duct tape
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The List of Uses for Duct Tape Just Keeps Growing

Everyone knows that duct tape is the emergency repair, fix-everything, multi-purpose magic material. Here are a few more uses for when you're in the backcountry.

If you don't know that duct tape is just about the most widely used emergency repair or fix-it material on the planet then you must have just been dropped on earth from a spaceship. There are literally hundreds if not thousands of articles and videos on the nearly endless uses for the stuff.

One of the great features of duct tape is that it now comes in different colors for different uses. You're not limited to silver-gray. Pack some blaze orange or other colors for easy visibility, or camo colored to help hide things while you're hunting.

Carrying a heavy, bulky roll of tape is often impractical. Thankfully, duct tape lends itself to being wrapped around things like ski poles, lighters, cooking utensils or anything else, so you can save some space and weight when packing your gear. You can also wrap it on itself in flat layers and shove it in a ziplock baggie to keep it protected from the elements.

Here's an infographic with a few more very useful hacks for using duct tape to make your treks into the forests, fields or mountains easier, safer and more enjoyable.

Source: Partselect.com

Duct tape can literally save the day should you have a broken anything when you're in either the backcountry (or urban area).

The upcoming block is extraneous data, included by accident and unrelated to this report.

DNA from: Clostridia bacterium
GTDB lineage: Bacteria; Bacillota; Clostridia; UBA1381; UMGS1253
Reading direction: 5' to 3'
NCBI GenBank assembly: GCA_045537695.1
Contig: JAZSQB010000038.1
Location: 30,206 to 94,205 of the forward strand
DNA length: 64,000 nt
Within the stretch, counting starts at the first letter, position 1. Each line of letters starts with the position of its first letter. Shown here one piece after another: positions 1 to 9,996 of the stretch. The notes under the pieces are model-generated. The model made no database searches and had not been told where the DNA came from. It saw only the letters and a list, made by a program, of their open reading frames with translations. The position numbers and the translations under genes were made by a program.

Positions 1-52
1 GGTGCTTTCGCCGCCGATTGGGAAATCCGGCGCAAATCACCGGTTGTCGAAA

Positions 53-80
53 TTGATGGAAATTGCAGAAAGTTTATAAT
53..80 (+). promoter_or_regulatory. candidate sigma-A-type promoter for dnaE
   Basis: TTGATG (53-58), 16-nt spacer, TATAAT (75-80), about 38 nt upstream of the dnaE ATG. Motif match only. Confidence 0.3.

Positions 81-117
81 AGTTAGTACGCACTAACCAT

When you're in the wilderness it can provide a temporary fix for a broken fishing rod, ski pole, snowshoes, backpack, sunglasses, arrow fletching, tent pole or tent, air mattress, boots, hammock (shoot, you could even make a hammock completely out of duct tape if you have enough of it), and on and on.

You can manipulate duct tape to create a drinking cup and bowl, make a belt, create animal snares and nets with it, make cordage, containers, splints and bandages for medical emergencies, and on and on.

You can use it to fashion snow blindness eye protection, waterproof things that need waterproofing, mark trails, hide things or keep them out of the reach of critters, use it to start a fire, and on and on.

The "on and on" part here is the key. The only limit to what you can use it for is your own imagination.

That's why every truck or car in America probably has a roll or two of duct tape in the cab, why every camper or hiker hopefully has packed some into his or her backpack, every hunter has squirreled some into his kit, every angler has some in her tacklebox, and every red blooded American has a roll or two in a drawer at home.

I'll tell you what, I'd sure like be invested in a small piece of the duct tape market.

Like what you see here? You can read more great articles by David Smith at his facebook page, Stumpjack Outdoors.

NEXT: How to be Medically Prepared for Disaster Situations